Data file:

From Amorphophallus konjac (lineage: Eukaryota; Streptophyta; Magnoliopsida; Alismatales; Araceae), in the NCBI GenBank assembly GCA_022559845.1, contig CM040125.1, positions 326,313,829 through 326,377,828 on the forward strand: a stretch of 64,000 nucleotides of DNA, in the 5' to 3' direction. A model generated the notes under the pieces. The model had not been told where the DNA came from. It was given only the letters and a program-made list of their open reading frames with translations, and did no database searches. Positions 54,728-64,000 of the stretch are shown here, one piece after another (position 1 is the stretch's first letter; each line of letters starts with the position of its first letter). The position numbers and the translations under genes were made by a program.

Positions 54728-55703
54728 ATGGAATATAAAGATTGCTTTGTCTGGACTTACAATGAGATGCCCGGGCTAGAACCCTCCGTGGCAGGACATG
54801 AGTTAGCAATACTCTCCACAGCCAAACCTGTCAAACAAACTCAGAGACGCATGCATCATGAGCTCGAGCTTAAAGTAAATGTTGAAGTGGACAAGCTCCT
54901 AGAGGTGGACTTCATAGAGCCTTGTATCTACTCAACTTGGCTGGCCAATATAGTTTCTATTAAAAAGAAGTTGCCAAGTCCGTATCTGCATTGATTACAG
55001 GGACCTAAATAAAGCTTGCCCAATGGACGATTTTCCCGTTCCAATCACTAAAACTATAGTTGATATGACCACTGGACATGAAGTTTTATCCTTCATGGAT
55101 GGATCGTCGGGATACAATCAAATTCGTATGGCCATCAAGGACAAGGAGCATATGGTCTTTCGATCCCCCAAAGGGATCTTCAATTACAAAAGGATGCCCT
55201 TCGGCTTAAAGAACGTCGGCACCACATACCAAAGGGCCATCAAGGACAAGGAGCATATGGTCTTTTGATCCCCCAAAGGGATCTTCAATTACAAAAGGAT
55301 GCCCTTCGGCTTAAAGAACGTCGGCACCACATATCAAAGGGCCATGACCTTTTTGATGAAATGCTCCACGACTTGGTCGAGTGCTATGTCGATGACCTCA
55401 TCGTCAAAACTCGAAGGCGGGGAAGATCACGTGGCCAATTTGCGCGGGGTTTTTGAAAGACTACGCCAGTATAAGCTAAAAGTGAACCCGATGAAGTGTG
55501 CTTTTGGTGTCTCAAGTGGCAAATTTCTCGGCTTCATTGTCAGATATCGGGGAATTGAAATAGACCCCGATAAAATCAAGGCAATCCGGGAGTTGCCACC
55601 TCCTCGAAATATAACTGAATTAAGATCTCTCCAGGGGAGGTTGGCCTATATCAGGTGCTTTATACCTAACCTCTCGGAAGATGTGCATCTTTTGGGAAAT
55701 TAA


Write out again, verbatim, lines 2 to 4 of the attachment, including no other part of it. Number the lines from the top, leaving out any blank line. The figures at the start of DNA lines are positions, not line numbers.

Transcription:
Positions 54728-55703
54728 ATGGAATATAAAGATTGCTTTGTCTGGACTTACAATGAGATGCCCGGGCTAGAACCCTCCGTGGCAGGACATG
54801 AGTTAGCAATACTCTCCACAGCCAAACCTGTCAAACAAACTCAGAGACGCATGCATCATGAGCTCGAGCTTAAAGTAAATGTTGAAGTGGACAAGCTCCT